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black history month for kids: a mural of frederick douglass

January 15, 2020

Stories of Black History Month for Kids

Explore these stories for Black History Month for kids grades 5-12 and learn the A-Zs of black history from Angie Thomas to Zora Neale Hurston.


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Black History Month for Kids: Exploring the Power of Storytelling 

February is Black History Month. Why do we celebrate Black History Month? We invite you to consider the following questions about what happens in your classroom from Teaching Tolerance:

  • How often do your students learn about the contributions of black individuals to U.S. society?
  • Are your students able to explain to someone else the contributions that black individuals have made in the United States?
  • How many books or other texts by black writers do your students read during the academic year?
  • How many books or other texts do your students read during the academic year that highlight black experiences?
  • If your students’ readings have black characters, do these characters have positions of power?

Use this month to deepen cultural responsiveness in both your content and practice. We support your efforts with these thoughtful lesson ideas that you can use to discuss black history and the relevance to current events, and to think critically about how you can embed underrepresented groups into your teaching all year round. Read more about the history of Black History Month, and review the lessons and resources below that you can use in your classes this month.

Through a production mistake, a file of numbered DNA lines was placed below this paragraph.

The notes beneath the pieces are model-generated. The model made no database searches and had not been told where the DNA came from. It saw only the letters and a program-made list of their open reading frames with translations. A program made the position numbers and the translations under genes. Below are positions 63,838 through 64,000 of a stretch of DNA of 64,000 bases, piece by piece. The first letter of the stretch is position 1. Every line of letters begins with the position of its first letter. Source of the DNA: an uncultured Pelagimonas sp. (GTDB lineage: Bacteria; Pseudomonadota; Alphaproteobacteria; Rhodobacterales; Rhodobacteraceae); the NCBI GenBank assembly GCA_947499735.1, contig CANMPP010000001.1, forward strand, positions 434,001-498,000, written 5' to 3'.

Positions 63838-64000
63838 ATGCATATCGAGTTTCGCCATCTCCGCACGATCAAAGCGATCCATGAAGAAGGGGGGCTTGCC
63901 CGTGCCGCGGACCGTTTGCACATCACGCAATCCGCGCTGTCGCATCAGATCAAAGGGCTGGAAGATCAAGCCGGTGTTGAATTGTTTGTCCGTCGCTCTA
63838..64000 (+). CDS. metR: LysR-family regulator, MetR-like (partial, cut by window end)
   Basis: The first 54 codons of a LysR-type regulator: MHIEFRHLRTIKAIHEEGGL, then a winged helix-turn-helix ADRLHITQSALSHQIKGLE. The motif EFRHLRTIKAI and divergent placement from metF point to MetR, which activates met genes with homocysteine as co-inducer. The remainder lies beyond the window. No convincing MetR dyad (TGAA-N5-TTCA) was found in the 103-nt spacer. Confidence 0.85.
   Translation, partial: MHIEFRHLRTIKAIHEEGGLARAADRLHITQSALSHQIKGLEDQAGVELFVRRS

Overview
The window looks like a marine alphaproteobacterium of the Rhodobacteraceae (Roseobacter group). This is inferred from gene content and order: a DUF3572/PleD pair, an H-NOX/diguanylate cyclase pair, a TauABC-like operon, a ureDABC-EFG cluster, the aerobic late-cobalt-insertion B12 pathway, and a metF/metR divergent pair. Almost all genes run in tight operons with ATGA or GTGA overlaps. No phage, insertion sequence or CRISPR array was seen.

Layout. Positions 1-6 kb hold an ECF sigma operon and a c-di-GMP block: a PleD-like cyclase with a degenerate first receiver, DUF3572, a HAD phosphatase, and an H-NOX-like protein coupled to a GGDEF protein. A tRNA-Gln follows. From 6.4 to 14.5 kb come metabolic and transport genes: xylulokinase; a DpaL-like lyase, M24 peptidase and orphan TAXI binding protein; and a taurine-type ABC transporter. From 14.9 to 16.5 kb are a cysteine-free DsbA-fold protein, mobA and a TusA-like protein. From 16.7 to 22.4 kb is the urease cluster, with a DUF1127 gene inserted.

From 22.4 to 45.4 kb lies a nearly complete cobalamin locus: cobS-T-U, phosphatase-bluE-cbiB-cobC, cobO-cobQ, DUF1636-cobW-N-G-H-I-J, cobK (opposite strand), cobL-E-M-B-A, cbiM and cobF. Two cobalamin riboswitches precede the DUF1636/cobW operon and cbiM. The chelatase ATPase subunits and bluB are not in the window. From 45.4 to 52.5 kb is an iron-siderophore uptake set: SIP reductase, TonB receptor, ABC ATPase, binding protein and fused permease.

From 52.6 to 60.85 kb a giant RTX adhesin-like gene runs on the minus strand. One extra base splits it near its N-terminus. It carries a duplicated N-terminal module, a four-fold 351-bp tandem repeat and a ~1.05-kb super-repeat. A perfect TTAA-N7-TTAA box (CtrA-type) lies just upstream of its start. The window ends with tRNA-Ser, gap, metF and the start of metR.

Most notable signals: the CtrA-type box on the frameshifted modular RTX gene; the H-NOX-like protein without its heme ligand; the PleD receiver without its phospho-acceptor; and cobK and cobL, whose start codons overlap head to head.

Check Out These Listenwise Resources

Listening to stories helps connect students to specific moments in time in an authentic way, and helps create empathy. One teacher used an audio story about the Civil Rights Movement, describing the desegregation of a Central High School in Little Rock Arkansas, and said,

“The violence and struggle to gain voting rights became real after listening to the emotions of the speakers and sounds from the event. It really helped students develop empathy, which is harder to do through traditional texts.”

Explore the stories below and consider implementing them in your lesson planning this year.

Black History Month for Kids: Celebrating Individuals 

Angie Thomas: ‘The Hate U Give’ and the Call to Activism
The novel is closely modeled after Thomas’ experiences as a student, and on the stories of several of the young men who have been victims of racialized police violence in recent years. In this audio story, the author talks about what inspired her to write this groundbreaking novel.

Langston Hughes: Letters From Langston Hughes
Listen to this interview with one of the editors of this collection to learn what Hughes’s letters reveal about who he was as a man, an African American, and a writer.

Ernest J. Gaines: Fighting Illiteracy with ‘A Lesson Before Dying’
In Ernest J. Gaines’s 1993 novel “A Lesson Before Dying,” the central character, Jefferson—a young black man living in the segregated South in 1948—is accused of murder and faces the possibility of the death penalty. Listen to the audio story to learn how Gaines’s character develops “pride through learning.”

Claudine Rankin: Hair Color and Racial Identity
In this audio story, African American poet, writer, and artist Claudia Rankine talks about her exploration of the connections between race and blonde hair. Listen to hear about what the artist discovered when she explored the connections between race, identity, and blondeness.

Zora Neale Hurston: A Guide To Florida From Zora Neale Hurston
Listen to learn more about Hurston’s experience working for the WPA and how specific areas in Florida have or have not changed over the past 70 years.

Phillis Wheatley: America’s First Black Poet

Listen to learn about the first African-American woman to be published in the United States.

Remembering Muhammad Ali

Boxer Muhammad Ali is being remembered as a great athlete and humanitarian. He became a conscientious objector to the Vietnam War, converted to Islam, and he became an ambassador for his religion. He never apologized for his beliefs, even at great personal cost.

Maya Angelou’s Life and Legacy

Maya Angelou was an author, poet and icon. She grew up during segregation and used her work to empower and give voice to the African American community.